Back “The Main Death,” Dashiell Hammett

Dashiell Hammett (1894–1961)
From Dashiell Hammett: Crime Stories & Other Writings

Hand-colored postcard showing Lotta’s Fountain at the intersection of Market, Geary, and Kearny streets in San Francisco, looking northeast up Market, c. 1923, from a photograph by Howard Clinton Tibbitts (1863–1937). The large building on the right is the Palace Hotel. Dashiell Hammett worked nearby, first for the Pinkerton National Detective Agency (in the Flood Building on 870 Market) and then across the street as the advertising manager for Albert S. Samuels Co., Jewelers (at 895 Market).

When Dashiell Hammett’s novels began appearing at the end of the 1920s, reviewers frequently compared him to Ernest Hemingway, whose best-selling novel The Sun Also Rises had been published in 1926. Extolling Hammett’s first novel, Red Harvest (1929), the critic in Bookman magazine wrote, “It is doubtful if even Ernest Hemingway has ever written more effective dialogue than may be found within the pages of this extraordinary tale.” Across the pond a year later, a reviewer praised The Maltese Falcon, noting that “the writing is better than Hemingway, since it conceals not softness, but hardness.” That was all Hammett’s publisher needed to take out ads with the boldfaced headline “Better than Hemingway.”

What the two authors thought of each other is not entirely clear—and it certainly changed over time. In 1926, just before Hammett began working on Red Harvest, he included in the short story “The Main Death” a scene in which a central character is reading The Sun Also Rises. Five years later, he told an interviewer that the three living writers he admired most were Hemingway, F. Scott Fitzgerald, and Ben Hecht. For his part, Hemingway asked his editor, Maxwell Perkins, to send him in Madrid a copy of The Glass Key as soon as it came out. And in the travel account Death in the Afternoon (1932), Hemingway recalled that when his eyes were “bad,” his wife read The Dain Curse (“his bloodiest to date”) aloud to him, mumbling past the more violent descriptions so the children wouldn’t hear.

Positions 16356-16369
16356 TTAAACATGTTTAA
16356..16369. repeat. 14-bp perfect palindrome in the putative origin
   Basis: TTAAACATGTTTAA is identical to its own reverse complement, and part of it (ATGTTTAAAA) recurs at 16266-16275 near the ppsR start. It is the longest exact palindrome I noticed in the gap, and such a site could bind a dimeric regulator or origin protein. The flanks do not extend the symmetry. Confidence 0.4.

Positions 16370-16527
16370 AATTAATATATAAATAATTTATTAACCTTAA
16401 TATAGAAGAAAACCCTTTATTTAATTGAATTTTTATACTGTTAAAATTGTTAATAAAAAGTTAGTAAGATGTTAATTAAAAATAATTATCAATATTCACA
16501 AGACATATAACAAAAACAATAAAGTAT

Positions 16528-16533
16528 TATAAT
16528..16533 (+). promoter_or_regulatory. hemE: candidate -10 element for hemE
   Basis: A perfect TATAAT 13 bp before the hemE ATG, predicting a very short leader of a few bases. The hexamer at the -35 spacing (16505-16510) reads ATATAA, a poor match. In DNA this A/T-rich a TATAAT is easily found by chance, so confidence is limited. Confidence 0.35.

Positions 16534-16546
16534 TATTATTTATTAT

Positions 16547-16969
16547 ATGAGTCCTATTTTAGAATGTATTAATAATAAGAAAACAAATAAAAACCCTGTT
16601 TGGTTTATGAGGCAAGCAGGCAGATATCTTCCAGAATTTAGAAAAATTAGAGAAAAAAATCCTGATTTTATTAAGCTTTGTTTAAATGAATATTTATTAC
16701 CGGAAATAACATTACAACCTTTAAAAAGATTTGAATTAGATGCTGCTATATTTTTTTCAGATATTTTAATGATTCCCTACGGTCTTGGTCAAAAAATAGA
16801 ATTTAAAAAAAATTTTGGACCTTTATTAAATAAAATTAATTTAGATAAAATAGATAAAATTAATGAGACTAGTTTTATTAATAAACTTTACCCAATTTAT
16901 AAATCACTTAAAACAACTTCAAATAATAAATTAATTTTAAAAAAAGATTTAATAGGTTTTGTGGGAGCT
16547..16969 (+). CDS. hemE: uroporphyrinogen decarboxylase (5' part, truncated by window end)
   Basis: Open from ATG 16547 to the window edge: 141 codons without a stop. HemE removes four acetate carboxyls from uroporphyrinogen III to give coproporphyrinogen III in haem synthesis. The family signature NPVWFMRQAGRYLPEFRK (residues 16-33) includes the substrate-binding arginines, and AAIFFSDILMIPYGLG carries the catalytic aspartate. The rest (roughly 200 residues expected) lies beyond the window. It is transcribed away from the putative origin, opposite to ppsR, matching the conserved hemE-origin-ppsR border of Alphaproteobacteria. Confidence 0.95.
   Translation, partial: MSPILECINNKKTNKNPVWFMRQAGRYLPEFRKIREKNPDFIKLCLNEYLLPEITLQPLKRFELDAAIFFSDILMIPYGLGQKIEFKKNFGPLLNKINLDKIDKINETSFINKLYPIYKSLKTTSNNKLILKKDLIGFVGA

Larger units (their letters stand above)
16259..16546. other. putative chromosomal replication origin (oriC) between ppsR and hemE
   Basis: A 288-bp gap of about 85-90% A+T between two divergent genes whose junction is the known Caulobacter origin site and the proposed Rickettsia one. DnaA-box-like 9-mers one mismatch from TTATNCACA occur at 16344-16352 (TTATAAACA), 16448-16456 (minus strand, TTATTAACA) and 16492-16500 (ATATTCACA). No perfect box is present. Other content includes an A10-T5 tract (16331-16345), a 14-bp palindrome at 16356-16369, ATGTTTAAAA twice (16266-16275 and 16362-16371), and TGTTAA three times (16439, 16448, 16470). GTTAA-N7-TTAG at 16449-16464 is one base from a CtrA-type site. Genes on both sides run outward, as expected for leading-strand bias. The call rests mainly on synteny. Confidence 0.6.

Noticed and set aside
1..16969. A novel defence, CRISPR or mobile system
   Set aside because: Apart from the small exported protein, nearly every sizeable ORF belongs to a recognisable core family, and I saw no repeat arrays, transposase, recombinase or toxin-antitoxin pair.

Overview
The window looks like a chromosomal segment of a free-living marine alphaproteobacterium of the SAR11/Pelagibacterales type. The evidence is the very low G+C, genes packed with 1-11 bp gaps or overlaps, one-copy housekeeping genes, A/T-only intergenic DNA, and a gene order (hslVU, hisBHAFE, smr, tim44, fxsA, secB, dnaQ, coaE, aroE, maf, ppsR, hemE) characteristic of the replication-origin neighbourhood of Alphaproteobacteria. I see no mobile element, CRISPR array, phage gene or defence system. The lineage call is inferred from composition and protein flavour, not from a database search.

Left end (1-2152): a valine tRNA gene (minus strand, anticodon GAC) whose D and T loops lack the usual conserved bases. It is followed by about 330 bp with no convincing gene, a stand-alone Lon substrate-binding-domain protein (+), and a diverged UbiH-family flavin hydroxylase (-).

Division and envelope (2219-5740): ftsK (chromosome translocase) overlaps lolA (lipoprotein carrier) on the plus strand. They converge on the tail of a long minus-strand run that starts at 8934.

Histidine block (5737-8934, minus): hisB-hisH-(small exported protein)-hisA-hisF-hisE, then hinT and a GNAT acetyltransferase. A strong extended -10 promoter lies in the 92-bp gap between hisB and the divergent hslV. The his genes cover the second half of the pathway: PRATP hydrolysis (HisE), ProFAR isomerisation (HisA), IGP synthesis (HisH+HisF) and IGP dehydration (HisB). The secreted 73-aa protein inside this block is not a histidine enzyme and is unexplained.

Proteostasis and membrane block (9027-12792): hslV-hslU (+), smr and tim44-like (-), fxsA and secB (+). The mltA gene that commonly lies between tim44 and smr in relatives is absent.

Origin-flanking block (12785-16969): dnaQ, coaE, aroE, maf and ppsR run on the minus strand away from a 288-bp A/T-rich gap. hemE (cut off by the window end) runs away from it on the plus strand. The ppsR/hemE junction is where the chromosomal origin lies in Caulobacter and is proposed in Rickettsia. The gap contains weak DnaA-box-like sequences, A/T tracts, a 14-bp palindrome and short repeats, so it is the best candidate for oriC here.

The mutual respect was tested, however, when the two authors finally met and hung out in the same circles—and who was more offensive often depended on who was more drunk. One night, Hemingway inexplicably threw a highball glass at the fireplace and an equally intoxicated Hammett lashed out at Hemingway’s machismo and disparaged his literary depictions of women (“He only puts them in his books to admire him”). On another occasion, at the Stork Club in New York, Hemingway provoked various people in the crowd and began taunting Hammett, who told him to stick to bullying Fitzgerald and promptly left the club.

An ongoing debate among scholars and fans concerns who influenced whom. While Hemingway was first to publish his writing in book form, Hammett’s stories began appearing in magazines years earlier—mostly in Black Mask, which was probably not readily available to Hemingway, living in Paris at the time. Hammett biographer William F. Nolan probably has it about right, however: “They might be compared to a pair of scientists, an ocean apart, working on the same experiment, each solving it independently.”

For our Story of the Week selection, we return to the earlier, less contentious years and present “The Main Death,” a puzzle mystery in which the young woman reading Hemingway has to deal with a husband who is more interested in her activities than in how $20,000 has gone missing when an employee is shot and killed.

Read Dashiell Hammett’s “The Main Death”

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